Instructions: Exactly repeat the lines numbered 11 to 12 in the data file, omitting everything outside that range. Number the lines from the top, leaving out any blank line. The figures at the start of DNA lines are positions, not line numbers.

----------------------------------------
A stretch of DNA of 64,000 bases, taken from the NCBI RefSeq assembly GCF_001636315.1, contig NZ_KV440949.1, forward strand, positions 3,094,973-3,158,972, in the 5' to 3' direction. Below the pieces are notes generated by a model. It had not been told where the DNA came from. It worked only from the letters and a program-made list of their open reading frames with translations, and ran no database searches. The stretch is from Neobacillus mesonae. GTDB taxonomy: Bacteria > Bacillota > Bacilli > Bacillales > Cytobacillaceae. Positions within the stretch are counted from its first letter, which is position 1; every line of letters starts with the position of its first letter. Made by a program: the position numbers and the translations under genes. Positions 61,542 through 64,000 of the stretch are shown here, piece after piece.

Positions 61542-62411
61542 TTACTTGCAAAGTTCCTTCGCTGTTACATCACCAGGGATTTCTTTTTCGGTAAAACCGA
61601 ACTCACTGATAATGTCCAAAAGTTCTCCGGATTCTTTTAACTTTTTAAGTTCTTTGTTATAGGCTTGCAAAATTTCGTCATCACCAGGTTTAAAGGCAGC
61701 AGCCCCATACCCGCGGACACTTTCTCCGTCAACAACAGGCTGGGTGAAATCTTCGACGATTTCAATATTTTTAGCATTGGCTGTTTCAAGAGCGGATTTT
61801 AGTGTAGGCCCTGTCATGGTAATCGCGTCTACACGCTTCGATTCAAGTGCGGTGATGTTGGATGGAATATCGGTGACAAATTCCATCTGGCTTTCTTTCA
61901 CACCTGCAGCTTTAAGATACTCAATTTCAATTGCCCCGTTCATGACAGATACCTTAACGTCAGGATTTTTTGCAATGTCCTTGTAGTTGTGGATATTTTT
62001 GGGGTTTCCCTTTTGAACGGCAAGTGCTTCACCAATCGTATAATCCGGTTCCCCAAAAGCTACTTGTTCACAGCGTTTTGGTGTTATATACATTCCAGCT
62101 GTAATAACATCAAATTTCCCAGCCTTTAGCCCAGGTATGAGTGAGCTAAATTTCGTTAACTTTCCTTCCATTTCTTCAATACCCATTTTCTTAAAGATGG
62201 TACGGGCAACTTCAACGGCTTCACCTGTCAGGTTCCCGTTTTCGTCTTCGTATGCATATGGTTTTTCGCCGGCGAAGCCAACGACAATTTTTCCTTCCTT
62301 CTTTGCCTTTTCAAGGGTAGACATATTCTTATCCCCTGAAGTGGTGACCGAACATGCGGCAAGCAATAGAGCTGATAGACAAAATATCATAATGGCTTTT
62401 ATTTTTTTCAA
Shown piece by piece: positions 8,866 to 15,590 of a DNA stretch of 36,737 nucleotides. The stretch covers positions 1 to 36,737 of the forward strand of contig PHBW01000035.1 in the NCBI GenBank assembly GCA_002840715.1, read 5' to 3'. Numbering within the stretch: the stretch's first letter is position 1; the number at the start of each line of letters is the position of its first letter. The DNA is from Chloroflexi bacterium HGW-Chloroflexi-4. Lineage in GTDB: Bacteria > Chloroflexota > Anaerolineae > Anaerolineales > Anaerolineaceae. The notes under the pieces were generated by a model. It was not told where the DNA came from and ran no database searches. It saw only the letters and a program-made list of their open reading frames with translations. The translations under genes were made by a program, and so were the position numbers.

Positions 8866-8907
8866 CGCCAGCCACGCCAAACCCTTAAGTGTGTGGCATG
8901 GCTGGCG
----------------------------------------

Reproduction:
62301 CTTTGCCTTTTCAAGGGTAGACATATTCTTATCCCCTGAAGTGGTGACCGAACATGCGGCAAGCAATAGAGCTGATAGACAAAATATCATAATGGCTTTT
62401 ATTTTTTTCAA